Sweden the Kingdom of Sweden, is a Scandinavian Nordic country in Northern Europe. It borders Norway to the west and north and Finland to the east, is connected to Denmark in the southwest by a bridge-tunnel across the Öresund, a strait at the Swedish-Danish border. At 450,295 square kilometres, Sweden is the largest country in Northern Europe, the third-largest country in the European Union and the fifth largest country in Europe by area. Sweden has a total population of 10.2 million. It has a low population density of 22 inhabitants per square kilometre; the highest concentration is in the southern half of the country. Germanic peoples have inhabited Sweden since prehistoric times, emerging into history as the Geats and Swedes and constituting the sea peoples known as the Norsemen. Southern Sweden is predominantly agricultural, while the north is forested. Sweden is part of the geographical area of Fennoscandia; the climate is in general mild for its northerly latitude due to significant maritime influence, that in spite of this still retains warm continental summers.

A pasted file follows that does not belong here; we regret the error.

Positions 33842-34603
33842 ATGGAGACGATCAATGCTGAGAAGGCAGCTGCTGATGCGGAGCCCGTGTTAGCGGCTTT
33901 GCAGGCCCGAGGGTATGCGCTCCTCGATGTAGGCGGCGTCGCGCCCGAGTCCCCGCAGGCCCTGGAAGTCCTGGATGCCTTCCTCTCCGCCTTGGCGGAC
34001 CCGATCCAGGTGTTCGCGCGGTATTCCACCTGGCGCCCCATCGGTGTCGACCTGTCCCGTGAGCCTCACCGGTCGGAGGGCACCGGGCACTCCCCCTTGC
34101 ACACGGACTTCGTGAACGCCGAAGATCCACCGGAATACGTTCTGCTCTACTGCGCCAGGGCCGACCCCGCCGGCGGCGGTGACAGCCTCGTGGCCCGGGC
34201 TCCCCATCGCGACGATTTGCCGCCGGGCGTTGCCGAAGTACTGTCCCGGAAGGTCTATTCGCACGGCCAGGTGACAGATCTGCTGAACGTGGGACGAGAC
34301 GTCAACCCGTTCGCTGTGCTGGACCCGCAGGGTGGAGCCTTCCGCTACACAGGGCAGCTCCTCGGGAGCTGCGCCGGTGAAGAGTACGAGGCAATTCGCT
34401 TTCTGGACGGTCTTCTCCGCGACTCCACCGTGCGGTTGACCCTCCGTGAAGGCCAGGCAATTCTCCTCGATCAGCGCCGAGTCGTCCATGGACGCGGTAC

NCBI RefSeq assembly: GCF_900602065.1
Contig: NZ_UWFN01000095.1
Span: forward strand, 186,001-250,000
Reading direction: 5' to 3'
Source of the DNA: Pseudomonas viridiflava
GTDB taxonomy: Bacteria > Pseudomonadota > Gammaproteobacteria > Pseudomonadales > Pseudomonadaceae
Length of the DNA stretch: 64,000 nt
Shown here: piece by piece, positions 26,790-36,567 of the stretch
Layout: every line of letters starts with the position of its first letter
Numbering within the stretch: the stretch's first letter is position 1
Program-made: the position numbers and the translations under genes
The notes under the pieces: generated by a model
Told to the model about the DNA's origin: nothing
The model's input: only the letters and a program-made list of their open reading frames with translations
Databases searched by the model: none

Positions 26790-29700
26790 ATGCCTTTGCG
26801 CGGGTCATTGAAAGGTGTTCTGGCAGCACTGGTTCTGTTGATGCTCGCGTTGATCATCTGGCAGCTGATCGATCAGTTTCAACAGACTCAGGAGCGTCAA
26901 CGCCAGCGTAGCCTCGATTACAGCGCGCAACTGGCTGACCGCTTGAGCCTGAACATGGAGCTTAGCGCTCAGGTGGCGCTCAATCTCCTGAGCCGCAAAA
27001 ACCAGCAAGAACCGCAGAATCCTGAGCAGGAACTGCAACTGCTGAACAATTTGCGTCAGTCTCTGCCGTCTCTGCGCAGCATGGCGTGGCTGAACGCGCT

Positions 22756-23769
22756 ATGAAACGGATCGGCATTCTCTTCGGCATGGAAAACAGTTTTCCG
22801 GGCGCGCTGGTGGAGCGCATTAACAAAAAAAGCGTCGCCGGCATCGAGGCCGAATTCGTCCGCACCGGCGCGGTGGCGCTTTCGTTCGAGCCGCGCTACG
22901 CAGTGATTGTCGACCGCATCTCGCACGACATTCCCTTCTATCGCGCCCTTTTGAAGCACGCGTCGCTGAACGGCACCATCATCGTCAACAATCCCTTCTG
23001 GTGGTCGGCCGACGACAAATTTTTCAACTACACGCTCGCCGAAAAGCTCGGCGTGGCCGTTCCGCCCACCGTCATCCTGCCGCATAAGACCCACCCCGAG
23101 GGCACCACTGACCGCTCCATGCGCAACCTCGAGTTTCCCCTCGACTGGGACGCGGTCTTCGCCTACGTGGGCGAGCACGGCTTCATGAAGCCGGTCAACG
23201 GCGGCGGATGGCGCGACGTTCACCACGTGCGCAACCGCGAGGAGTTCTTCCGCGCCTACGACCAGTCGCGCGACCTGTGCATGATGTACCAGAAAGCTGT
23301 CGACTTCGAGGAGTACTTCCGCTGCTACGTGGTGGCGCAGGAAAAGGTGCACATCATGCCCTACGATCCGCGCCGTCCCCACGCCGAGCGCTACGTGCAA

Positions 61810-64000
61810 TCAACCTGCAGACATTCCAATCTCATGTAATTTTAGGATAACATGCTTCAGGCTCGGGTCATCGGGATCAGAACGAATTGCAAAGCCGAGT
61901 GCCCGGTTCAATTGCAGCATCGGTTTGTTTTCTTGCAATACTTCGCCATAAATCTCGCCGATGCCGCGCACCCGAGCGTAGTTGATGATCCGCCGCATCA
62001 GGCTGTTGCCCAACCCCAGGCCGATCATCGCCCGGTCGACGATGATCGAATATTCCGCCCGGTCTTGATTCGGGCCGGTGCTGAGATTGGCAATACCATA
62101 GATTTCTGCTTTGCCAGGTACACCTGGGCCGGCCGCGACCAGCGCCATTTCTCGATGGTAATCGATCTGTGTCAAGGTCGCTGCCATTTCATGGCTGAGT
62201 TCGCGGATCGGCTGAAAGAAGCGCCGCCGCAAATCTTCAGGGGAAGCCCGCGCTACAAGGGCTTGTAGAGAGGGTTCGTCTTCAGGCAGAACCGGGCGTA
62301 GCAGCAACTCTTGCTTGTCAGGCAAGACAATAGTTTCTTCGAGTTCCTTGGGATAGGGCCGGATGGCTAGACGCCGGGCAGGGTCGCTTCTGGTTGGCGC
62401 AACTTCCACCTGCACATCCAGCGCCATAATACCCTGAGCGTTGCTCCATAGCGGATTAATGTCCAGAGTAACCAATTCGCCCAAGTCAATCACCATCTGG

Today, the sovereign state of Sweden is a constitutional monarchy and parliamentary democracy, with a monarch as head of state, like its neighbour Norway. The capital city is Stockholm, the most populous city in the country. Legislative power is vested in the 349-member unicameral Riksdag. Executive power is exercised by the government chaired by the prime minister. Sweden is a unitary state divided into 21 counties and 290 municipalities. An independent Swedish state emerged during the early 12th century. After the Black Death in the middle of the 14th century killed about a third of the Scandinavian population, the Hanseatic League threatened Scandinavia's culture and languages; this led to the forming of the Scandinavian Kalmar Union in 1397, which Sweden left in 1523. When Sweden became involved in the Thirty Years War on the Reformist side, an expansion of its territories began and the Swedish Empire was formed; this became one of the great powers of Europe until the early 18th century. Swedish territories outside the Scandinavian Peninsula were lost during the 18th and 19th centuries, ending with the annexation of present-day Finland by Russia in 1809.